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IPFS News Link • Food

'MyPlate,' the USDA's 'Food Pyramid' Replacement, Is Also a Dud


A new government study reveals that 3 out of 4 Americans have no idea what the government's MyPlate dietary guide is. The study, Awareness of the MyPlate Plan: United States, 2017–March 2020, published last week by the Centers for Disease Control's National Center for Health Statistics, says that MyPlate, the much-ballyhooed successor to the USDA's Food Pyramid, is virtually unknown among the eating public.

"More than a decade after Agriculture Department officials ditched the pyramid, few Americans have heard of MyPlate, a dinner plate-shaped logo that emphasizes fruits and vegetables," the Associated Press reported last week.

The study authors surveyed more than 9,000 Americans over 16, asking them if they had heard of MyPlate and, if so, whether they had ever used it. Overwhelmingly, the study found they had not. According to the data, only one in four American adults has ever heard of MyPlate; fewer than one in eight Americans "had tried to follow" MyPlate's dietary recommendations—including, in the latter case, fewer than 1 in 25 men.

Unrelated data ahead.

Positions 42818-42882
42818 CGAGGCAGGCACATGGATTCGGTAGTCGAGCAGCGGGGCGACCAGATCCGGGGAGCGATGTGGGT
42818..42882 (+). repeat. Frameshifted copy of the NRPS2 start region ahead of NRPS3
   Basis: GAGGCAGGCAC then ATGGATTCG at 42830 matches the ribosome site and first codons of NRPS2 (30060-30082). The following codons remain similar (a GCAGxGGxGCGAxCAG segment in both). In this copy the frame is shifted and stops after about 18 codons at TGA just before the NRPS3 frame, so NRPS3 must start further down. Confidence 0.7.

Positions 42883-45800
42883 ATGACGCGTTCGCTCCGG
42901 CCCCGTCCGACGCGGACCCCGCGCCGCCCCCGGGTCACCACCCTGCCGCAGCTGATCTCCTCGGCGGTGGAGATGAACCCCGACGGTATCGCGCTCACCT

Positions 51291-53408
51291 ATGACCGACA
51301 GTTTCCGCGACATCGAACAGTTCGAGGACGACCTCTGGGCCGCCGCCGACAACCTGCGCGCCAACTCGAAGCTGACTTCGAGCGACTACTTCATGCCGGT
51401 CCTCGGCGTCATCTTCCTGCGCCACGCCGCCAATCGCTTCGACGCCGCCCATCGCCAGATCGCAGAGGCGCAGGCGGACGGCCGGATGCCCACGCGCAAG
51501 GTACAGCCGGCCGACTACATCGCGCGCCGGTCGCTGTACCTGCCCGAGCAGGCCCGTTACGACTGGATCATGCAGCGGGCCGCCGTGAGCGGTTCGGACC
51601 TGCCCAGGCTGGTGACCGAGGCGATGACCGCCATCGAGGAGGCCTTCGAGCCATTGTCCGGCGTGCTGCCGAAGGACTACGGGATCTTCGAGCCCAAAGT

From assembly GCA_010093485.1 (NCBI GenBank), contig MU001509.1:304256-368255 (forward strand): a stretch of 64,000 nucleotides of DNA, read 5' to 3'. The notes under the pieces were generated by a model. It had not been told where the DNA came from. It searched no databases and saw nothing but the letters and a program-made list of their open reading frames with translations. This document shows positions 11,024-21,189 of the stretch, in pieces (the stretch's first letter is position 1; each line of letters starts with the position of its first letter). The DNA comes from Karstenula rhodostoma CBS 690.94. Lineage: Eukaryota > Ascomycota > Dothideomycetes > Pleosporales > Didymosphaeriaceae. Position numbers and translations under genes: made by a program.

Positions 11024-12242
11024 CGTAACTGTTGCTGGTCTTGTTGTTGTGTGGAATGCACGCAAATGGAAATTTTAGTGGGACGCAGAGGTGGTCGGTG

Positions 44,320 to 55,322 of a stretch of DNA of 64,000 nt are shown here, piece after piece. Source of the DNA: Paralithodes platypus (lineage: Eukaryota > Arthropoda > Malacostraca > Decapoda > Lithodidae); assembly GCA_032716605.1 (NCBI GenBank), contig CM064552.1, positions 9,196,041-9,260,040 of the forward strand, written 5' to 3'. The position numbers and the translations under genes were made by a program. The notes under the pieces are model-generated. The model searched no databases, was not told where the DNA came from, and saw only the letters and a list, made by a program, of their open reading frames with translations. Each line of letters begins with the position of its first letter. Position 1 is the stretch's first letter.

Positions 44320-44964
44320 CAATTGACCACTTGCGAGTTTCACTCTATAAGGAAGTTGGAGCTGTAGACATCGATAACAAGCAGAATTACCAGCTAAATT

MyPlate, the study explains, is the federal government's "primary educational tool to communicate federal dietary guidance." It seeks "to improve food choices and diet quality by providing science-based nutrition education and advice." The guidance "promotes whole fruits, a variety of vegetables, whole grains, a variety of protein foods, and low-fat or fat-free dairy or fortified soy alternatives, with limited added sugars, saturated fat, and sodium."

After MyPlate's debut, Harvard researchers called it "a good move," expressing hope the switch from triangular pyramid to round plate would "nudge Americans away from meals dominated by meat and starch and towards meals made up mostly of plant-based foods."